By Breeda Bennett-Jones
Homecoming Spirit Week kicked off across campus, preceding the Homecoming tailgate and athletic events on Saturday, Oct. 21.
The joint effort to encourage school spirit was organized by Student Government, the Office of Student Involvement and the Department of Recreation and Wellness.
Despite the tight timeline, few meetings and recent controversy about possible changes, Spirit Week unfolded as planned.
There were 13 registered teams and 10 participating teams, according to Dave Conner, the College’s director of Student Involvement. With the exception of United Colors and SASCO, a combined team consisting of College Ambassadors, Student Government, College Union Board, Student Finance Board, the Leadership Development Program and Synergy Dance Company, all of the teams were Greek organizations.
“These organizations have gotten really good at the events,” Conner said. “It’s created some high barriers of entry.”
The lack of team diversity was part of the reason why the Office of Student Involvement made some minor changes this year to their approach to Homecoming Spirit Week.
An experimental attempt to prevent the alienation of non-Greek organizations during Spirit Week by structuring teams based on grade level was voted down nearly a month ago by SG.
“Outside of the participants, we didn’t have a lot of students there to watch or cheer on their friends,” Conner said. “Ultimately, the goal of Spirit Week is to build spirit and to provide fun activities throughout the week leading up to Homecoming.”
The Spirit Week planning committee was open to all students regardless of club affiliation, according to Conner.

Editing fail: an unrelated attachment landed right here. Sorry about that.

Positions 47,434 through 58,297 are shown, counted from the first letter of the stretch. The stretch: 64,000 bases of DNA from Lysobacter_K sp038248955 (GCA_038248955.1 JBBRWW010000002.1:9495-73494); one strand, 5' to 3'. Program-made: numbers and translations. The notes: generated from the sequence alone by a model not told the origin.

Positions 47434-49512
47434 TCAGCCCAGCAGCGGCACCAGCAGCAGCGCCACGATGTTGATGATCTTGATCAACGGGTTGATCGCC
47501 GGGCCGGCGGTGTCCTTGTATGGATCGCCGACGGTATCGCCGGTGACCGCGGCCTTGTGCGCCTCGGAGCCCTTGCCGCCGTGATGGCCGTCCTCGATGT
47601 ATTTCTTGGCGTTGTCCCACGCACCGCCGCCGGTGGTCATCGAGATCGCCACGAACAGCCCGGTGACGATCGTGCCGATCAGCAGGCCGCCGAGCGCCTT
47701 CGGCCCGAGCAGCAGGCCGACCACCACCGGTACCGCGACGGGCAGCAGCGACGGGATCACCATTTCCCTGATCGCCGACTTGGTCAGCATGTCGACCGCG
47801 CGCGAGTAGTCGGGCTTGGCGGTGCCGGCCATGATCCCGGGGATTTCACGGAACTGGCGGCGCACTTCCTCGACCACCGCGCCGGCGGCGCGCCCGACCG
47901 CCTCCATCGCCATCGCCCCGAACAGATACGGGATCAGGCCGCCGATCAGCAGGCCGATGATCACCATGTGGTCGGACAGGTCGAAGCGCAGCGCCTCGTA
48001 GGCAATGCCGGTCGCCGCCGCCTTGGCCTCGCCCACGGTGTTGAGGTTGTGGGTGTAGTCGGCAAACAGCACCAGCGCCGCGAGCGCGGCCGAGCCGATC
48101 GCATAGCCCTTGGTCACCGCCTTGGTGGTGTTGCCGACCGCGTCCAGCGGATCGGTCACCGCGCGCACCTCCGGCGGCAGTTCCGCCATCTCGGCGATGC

This year, team captains were required to serve on the planning committee.
“Students have always been the driving force behind the programs that were chosen,” Conner said. “But we truly don’t see students who come out who want to become part of planning.”
Spirit Week kicked off on Oct. 16 at Traditions, where teams tried to outsmart each other in trivia. Activities on Oct. 17, which were open to the entire student body, included pumpkin carving and a tie-dying activity sponsored by RECreate Your Night.
On Wednesday, Oct. 18, Student Government dished out grey long-sleeve Homecoming T-shirts in exchange for old high school shirts or shirts from other colleges during the annual T-shirt swap.
“(Student Government) believes the T-shirt swap provides school spirit by promoting TCNJ,” said Chris Blakeley, a junior civil engineering major and executive president of SG.
While some activities have stayed the same throughout Spirit Week’s 29-year history, the committee tried to depart from the standard events this year in an effort to encourage more student participation.
In the Field Games event on Wednesday, Oct. 18, Spikeball was introduced to the competition.
“I think Field Games definitely encourages school spirit,” said Rachel Ottman, a sophomore psychology major and member of team Sigma Sigma Sigma. “It brings a lot of people together. It seems like it will be a very positive experience for the groups involved.”
On Thursday, Oct. 19, team banners hung from the second floor balcony of the Brower Student Center. That night, teams competed in Canoe Battleship, sponsored by RECreate Your Night, at the pool in Packer Hall, where teams attempted to sink their opponents’s canoes by splashing water into them.
On Friday, Oct. 20, the last day of Spirit Week, students prepared for Homecoming across campus. In Eickhoff Hall, students snacked on blue and gold cupcakes while surrounded by similarly colored balloons, flags hanging from the ceiling and posters from the College’s sports teams.
Spirit Week culminated with the Lip Sync & Dance Competition. Hundreds of people gathered in the Recreation Center to watch 10 teams dance to choreographed routines. The TCNJ Dance Team kicked off the event before multicolored LED flashing lights illuminated the venue as teams performed self-made mashups with themes like SASCO’s “Day in the Life of Roscoe” or United Colors’ performance of step dance, rap and groove. Well-executed dance moves and perfectly placed sound bites drew loud cheers from the audience.
“(Lip Sync & Dance) has always been a part of the program,” Conner said. “It truly draws the largest crowd.”
Team Delta Phi Epsilon and Delta Tau Delta emerged victorious after Spirit Week concluded.
Though Spirit Week may need to become more inclusive in the future, Conner maintains that “it’s one of the things that students look forward to every year … and one that continues to grow and change to meet the different needs of our students.”